It’s clear the drivers like and respect the people they’re hauling for, but, says Freuck, when you get a chance to stop and talk, you take it, but don’t abuse your access.

The occasional star-struck driver will want to hang out with the band back stage, but it’s frowned upon.

“Someone who goes to every show and hangs out back stage is not concentrating on his job,” Freuck says. “They tend to get weeded out or not asked back. We’re professionals, not fans.”

Big Ticket Items
How do the big touring acts pay for the traveling show that rolls with them in buses and big trucks?

Concerts are big business, very big. And Kenny Chesney is the best seller of all.

According to Pollstar, in the first half of this year the top 100 touring acts sold 14.5 millions tickets at an average price of $50.27, bringing in $731 million.

Chesney sold 610,000 tickets at an average price of $57.39. While the Irish rock band U2 grossed more money than any other act, Chesney was by far the biggest ticket seller. Chesney’s 610,000 tickets so far this year compared to the Irish band’s total of nearly 500,000.

But, says Pollstar, the total tickets sold by the Top 100 tours was down by nearly 2 million over last year, and the Top 100 Tours’ gross was 17.2 percent or $152.2 million under last year’s $883.1 million.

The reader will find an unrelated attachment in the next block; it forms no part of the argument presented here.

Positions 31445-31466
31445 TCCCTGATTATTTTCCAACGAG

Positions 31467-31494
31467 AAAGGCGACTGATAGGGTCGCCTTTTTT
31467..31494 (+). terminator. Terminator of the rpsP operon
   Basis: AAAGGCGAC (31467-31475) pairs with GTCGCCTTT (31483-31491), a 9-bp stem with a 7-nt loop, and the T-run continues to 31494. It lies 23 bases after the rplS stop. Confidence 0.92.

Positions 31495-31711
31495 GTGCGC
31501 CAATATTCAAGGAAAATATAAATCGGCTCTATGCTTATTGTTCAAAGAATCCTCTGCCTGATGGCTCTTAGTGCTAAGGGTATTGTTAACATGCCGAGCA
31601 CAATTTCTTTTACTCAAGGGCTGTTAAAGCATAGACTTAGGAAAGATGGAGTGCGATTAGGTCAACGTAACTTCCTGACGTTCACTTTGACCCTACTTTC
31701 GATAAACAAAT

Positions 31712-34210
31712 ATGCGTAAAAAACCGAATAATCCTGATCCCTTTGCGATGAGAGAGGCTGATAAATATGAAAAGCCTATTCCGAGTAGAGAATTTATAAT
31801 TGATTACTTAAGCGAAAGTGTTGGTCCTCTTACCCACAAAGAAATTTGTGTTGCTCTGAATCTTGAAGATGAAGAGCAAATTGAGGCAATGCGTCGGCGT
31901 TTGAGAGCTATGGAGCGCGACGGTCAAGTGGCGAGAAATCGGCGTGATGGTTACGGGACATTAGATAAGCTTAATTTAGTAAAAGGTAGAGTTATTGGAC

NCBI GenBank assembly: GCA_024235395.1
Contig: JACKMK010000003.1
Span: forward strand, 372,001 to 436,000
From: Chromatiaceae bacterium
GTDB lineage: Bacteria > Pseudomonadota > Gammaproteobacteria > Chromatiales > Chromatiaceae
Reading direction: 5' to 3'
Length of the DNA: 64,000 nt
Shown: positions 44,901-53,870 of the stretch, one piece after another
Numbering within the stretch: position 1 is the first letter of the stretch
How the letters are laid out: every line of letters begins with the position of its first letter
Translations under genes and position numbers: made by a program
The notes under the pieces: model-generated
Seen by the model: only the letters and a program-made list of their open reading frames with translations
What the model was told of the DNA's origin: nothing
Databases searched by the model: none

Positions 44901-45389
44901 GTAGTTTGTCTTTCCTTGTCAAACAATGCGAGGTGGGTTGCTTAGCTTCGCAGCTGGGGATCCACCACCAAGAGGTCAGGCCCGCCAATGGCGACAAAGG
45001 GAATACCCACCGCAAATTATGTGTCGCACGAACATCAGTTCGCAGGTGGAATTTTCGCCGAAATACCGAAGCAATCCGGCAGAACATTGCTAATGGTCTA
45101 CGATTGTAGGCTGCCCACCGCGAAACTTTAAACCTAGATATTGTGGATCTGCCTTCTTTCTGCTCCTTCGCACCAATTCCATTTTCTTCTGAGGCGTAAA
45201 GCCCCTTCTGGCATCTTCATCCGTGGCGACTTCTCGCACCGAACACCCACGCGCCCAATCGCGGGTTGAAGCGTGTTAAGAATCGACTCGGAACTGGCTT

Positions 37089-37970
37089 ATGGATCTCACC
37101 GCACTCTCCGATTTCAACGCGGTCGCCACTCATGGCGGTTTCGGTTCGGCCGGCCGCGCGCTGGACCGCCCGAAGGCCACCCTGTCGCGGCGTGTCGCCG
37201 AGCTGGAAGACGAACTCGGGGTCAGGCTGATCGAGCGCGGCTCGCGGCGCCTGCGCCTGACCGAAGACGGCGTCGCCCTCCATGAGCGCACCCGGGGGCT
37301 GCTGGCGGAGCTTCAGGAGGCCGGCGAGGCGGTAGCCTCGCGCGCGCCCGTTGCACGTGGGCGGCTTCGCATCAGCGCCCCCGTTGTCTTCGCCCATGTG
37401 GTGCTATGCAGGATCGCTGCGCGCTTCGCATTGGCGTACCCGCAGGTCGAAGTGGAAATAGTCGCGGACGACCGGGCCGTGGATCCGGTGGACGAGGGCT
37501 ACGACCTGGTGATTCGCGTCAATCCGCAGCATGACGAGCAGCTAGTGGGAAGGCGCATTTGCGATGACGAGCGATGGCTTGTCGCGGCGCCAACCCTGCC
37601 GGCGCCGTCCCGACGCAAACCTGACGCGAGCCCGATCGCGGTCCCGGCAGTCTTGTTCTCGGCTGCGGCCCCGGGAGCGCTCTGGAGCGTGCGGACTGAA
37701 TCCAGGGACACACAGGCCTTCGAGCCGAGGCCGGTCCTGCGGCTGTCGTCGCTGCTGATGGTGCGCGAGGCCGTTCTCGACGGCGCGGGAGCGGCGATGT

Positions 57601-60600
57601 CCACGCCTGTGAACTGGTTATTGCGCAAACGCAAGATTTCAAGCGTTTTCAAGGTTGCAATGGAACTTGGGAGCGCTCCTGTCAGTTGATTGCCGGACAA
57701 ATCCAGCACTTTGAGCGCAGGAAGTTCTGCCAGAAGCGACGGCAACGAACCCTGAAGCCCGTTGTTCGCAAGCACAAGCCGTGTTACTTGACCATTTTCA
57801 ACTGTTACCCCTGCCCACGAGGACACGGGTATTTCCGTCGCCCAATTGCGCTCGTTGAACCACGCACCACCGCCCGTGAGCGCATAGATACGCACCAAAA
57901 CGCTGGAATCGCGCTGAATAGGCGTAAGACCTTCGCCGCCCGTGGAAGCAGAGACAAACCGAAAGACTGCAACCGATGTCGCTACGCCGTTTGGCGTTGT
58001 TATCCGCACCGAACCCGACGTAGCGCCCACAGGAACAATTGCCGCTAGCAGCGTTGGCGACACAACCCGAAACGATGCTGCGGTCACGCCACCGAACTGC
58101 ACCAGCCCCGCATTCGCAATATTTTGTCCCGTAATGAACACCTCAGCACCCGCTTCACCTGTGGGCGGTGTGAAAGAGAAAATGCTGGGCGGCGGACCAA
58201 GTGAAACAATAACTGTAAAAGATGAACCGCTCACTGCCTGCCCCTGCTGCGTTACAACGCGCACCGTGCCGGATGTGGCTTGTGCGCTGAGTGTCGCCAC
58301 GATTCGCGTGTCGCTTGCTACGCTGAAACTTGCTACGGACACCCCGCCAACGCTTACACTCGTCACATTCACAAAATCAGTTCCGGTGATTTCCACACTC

Pollstar, the concert industry’s leading trade publication, provides music business professionals with worldwide concert tour schedules, ticket sales results, music industry contact directories, trade news and unique specialized data services.

Keeping It Light
The blockbuster acts that can fill football stadiums with spectacular shows still rely on the big rigs to get their shows from one night’s venue to the next, but mid-size and smaller acts are using big rigs less and less.

“You don’t always need semis if you have a compact show like we do,” says Greg Wright, road manager for Sammy Kershaw, the voice behind such hits as “Cadillac Style,” “Don’t Go Near the Water,” “National Working Woman’s Holiday” and “Queen of My Double Wide Trailer.”

“And with fuel prices being the way they are, there is a lot of incentive to downsize. Today even running two semis and two buses is something we want to avoid. We’ll run two tractor-trailers and two buses if the venues are big enough and the schedule calls for it, but we try to avoid it.”

The key to music acts traveling light, says Wright, is the availability of high-quality equipment that is easy to rent at local venues, coupled with the proliferation of lightweight, smaller equipment such as speakers and lights that can easy be hauled without a semi.

“It’s more feasible these days for us to put on a full show with less equipment, at least in terms of size and weight,” says Wright.

For example, at this year’s Great American Trucking Show in Dallas, headliners Kershaw and Terri Clark both arrived without trucks and still put on stunning shows.

Some smaller use one or two trucks, but even then the driver is largely confined to being in charge of transportation matters. “Today the drivers on most shows, big or small, are just drivers,” Wright says. “They don’t have the time to string guitars or set up stages; they have to sleep so they have enough hours to drive overnight to the next show.”

The only guy on a Sammy Kershaw tour who might do that is Kershaw himself, who has been known to get behind the wheel of a tractor-trailer and do the driving work himself.